The U.S. Department of Labor issued guidelines today for state workforce agencies to create Self-Employment Assistance Programs (SEA) that would give their state's unemployed an opportunity to not only get back to work but to become job creators themselves. The program connects unemployment insurance (UI) recipients who have proven to be good candidates for self-employment and allows them to collect their unemployment benefits as they work to build credible businesses. In most states, UI recipients are required to search for full-time employment and accept any job offer in order to be eligible for unemployment benefits. This program would waive those requirements for eligible recipients who demonstrate that they are working towards building a sustainable business.
"We already know that unemployment insurance is an economic multiplier, but with self-employment assistance it can be a jobs multiplier too," said U.S. Senator Ron Wyden (D-Ore.), who led the Senate effort to make SEA law. "Today's guidance from the DOL will show states exactly how to give the smart entrepreneurs looking for work in their state the spark they need to become small business job creators. In Oregon, the program has seen success that has far outdistanced the cost to the state and with the federal funding now available to get these programs up and running, there is no reason other states shouldn't do the same. I thank Secretary Solis for moving swiftly to put out this guidance and encourage every governor and state legislature to consider starting a program."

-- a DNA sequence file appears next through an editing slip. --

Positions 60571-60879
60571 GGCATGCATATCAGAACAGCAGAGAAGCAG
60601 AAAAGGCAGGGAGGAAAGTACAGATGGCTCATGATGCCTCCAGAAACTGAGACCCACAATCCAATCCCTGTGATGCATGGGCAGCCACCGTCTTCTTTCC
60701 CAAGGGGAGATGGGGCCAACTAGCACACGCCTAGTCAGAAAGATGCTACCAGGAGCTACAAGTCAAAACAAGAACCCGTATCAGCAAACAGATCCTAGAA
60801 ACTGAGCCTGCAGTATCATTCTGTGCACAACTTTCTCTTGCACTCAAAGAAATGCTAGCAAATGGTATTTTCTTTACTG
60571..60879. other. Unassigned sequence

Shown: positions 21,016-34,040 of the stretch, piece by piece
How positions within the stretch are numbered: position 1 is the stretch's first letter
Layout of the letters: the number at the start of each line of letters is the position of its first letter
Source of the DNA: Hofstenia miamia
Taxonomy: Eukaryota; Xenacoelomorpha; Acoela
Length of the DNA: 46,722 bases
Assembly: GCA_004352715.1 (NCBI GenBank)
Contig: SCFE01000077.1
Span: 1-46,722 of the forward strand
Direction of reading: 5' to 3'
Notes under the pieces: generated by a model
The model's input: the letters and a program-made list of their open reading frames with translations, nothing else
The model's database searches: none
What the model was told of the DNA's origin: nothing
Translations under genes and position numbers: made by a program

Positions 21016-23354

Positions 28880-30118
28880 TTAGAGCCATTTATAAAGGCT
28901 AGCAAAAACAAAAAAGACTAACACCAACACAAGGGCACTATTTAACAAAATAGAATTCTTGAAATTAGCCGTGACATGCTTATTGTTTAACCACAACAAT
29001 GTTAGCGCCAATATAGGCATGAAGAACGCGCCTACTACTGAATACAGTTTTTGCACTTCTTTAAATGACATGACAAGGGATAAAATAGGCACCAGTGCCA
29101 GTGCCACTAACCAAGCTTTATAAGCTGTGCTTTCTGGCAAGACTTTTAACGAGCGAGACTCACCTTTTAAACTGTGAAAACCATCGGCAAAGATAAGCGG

"Self-Employment Assistance has proven to be a valuable tool in helping many unemployed Americans realize the dream of business ownership in Oregon and around the country," said Labor Secretary Hilda L. Solis. "These grants will help improve and expand these state programs while strengthening the economy and creating new jobs as more start-ups launch and grow."
Senator Wyden has been a longtime champion of self-employment assistance programs, enacting legislation nearly two decades ago that help spawn successful SEA programs in five states including Oregon. Earlier this year Wyden successfully secured $35 million in funding for the creation or improvement of state SEA programs which passed as part of the payroll tax agreement. This new funding reduces the financial burden on states who wish to create, expand, and promote these innovative programs and today's guidance from DOL gives state workforce agencies a step-by-step plan for implementing successful SEA programs. But, as Wyden says, "the program only works if states take part."
"The states that have successful self-employment programs today are the ones that took advantage of the federal program the last time it was offered," said Wyden. "I hope more states will take a look at the Department's guidelines and start empowering their citizens to turn unemployment into an opportunity."